A Report on Wren's work at Northam Lodge is here
Wren has developed a programme of work for adults called Make Music with Wren. The local Creative Therapy Team identified the benefits of our Make Music groups:
Social networks: The group allows people who are struggling with their own feelings of self worth to have a level of social interaction which is not dependent on their ability to 'chat'.
Social capital: People are in the group often because they want to meet other people and have problems doing so, but regardless of cognitive ability, physical ability, nationality, age or any other differences, can interact through music on an equal basis.
Respect and positive attitudes: There is no stigma in taking part, people will be there to make music and have fun
The Song Scrapbook combined reminiscence and memory with group singing and musical activities in a residential care home in Okehampton. It was delivered by Wren Music, funded by the Big Lottery, as part of their Awards for All funding stream, and we worked in partnership with Stonehaven Care Group, which runs the care home.
The project was designed to improve the quality of life for the residents, raise morale for staff and to illustrate the benefits of this type of project to others. Two music leaders worked on the project to engage the residents and staff of the homes, along with a fantastic pool of volunteers, both from Wren Music, and from Kent House, the home in which we worked.
The project progression was as follows:
The songs were recorded for the staff to use as accompaniment after the end of the project. The knowledge gained and resources created were shared as part of various training events, and the final PDFs and audio of the scrapbook is now made available on the Wren website – click here for the full Report.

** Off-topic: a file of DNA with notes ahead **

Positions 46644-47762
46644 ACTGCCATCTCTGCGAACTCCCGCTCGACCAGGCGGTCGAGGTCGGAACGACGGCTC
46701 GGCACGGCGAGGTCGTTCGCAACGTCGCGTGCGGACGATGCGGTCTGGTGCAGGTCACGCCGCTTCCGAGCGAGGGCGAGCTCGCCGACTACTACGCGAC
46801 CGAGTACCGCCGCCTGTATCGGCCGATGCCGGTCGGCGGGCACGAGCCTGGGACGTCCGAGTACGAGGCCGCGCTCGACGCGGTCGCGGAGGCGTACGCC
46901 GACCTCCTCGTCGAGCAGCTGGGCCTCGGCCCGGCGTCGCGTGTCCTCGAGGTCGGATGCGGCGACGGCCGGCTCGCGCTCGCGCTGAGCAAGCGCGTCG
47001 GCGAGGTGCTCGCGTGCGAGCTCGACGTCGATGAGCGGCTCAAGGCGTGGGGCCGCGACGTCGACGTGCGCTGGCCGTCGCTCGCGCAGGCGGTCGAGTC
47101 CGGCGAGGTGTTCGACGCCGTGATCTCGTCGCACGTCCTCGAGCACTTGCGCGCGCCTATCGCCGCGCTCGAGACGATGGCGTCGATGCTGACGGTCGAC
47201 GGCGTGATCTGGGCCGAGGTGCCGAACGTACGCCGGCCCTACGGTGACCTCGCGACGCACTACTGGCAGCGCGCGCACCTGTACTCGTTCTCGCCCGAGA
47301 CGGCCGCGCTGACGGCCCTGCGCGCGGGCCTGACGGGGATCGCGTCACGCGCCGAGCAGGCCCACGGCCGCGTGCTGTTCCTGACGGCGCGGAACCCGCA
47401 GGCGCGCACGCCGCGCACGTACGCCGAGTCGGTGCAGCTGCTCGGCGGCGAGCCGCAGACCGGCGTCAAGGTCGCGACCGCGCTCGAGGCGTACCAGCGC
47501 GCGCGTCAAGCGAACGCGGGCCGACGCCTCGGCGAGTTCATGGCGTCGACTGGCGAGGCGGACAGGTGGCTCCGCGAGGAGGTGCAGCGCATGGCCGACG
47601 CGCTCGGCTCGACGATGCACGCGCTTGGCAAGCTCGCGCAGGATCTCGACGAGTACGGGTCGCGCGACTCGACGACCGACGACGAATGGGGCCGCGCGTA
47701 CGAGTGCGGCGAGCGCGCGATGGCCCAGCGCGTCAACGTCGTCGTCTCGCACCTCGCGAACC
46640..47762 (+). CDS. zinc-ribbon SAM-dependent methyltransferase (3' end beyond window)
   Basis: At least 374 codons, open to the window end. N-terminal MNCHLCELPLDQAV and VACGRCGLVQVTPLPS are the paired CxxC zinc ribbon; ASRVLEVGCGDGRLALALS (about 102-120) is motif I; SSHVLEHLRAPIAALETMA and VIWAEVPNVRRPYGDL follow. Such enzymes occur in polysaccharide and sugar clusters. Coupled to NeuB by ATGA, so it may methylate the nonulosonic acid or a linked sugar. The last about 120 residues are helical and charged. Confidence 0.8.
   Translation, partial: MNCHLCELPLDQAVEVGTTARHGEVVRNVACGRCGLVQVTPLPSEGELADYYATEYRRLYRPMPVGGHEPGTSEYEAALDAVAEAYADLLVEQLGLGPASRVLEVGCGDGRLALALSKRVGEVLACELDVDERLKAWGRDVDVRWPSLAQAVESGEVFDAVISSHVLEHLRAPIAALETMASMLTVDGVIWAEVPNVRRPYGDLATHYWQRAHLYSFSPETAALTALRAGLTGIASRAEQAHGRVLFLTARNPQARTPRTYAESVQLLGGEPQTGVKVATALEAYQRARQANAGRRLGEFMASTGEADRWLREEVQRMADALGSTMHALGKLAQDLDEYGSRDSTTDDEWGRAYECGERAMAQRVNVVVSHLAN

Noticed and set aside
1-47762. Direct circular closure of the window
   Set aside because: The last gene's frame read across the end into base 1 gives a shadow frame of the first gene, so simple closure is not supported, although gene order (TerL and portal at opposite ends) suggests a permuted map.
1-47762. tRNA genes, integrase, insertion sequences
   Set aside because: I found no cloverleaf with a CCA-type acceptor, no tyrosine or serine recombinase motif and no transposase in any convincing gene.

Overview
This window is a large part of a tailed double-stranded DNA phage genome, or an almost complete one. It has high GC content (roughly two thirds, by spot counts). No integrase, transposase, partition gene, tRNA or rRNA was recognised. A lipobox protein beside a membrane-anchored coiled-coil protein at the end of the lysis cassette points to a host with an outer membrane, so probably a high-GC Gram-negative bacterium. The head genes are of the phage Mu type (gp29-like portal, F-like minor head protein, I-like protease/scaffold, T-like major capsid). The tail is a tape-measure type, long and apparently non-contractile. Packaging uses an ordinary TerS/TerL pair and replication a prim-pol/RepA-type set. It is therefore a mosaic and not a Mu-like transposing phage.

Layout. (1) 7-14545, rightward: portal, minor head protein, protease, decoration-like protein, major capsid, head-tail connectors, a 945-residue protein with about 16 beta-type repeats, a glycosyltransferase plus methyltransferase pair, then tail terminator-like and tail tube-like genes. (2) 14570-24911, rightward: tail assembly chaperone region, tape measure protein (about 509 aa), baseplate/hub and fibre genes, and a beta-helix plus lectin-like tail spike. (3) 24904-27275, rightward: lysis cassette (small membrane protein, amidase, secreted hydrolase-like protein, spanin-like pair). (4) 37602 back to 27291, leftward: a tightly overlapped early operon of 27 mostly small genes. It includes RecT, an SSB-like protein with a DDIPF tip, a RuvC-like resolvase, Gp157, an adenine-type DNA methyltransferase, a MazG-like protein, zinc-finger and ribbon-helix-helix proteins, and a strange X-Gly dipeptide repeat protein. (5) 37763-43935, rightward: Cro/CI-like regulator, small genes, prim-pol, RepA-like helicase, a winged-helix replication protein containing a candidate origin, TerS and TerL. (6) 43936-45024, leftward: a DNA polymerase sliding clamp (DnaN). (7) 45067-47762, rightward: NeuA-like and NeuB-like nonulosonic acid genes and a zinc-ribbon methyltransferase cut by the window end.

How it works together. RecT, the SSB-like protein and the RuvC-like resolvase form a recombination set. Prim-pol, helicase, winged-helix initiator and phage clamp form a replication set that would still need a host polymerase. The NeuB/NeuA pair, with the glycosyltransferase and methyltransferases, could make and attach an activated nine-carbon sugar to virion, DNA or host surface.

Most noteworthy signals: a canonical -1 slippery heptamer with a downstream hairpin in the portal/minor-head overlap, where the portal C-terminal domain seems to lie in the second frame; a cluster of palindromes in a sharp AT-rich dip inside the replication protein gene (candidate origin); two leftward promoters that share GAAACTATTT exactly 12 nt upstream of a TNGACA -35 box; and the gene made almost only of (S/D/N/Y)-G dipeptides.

On the 15th June Okehampton charity Wren Music will start a series of five free weekly music-making workshops for adults. They will be held on Thursday mornings, 10.00am to 12.00pm, at the Ockment Centre, North Street, Okehampton EX20 1AR.
These Make Music sessions have been specially designed to appeal to people of all abilities and all ages from sixteen upward and will bring together people from all parts of Okehampton’s community. Professional musicians Jon Dyer and Dave Rich will lead the group.
Jon says, “We always like to have a lot of fun. We’ll do lots of playing, making bands, singing songs and even writing new ones. We will be playing repertoire from local folk anthologies, Sabine Baring-Gould and Cecil Sharp.”
“At the weekly sessions we will provide a wide variety of musical instruments for people to use, including guitars, fiddles, squeeze boxes and drums etc. No previous musical experience is necessary for you to join in. You just need some enthusiasm and a willingness to have a go. If you have your own instrument you can bring that along too.”
For further information - telephone 01837 53754 or email email@example.com or click on flier image above ....
A programme targeted at vulnerable or excluded adults, including working in open settings, with targeted care/recovery groups and old people in residential homes.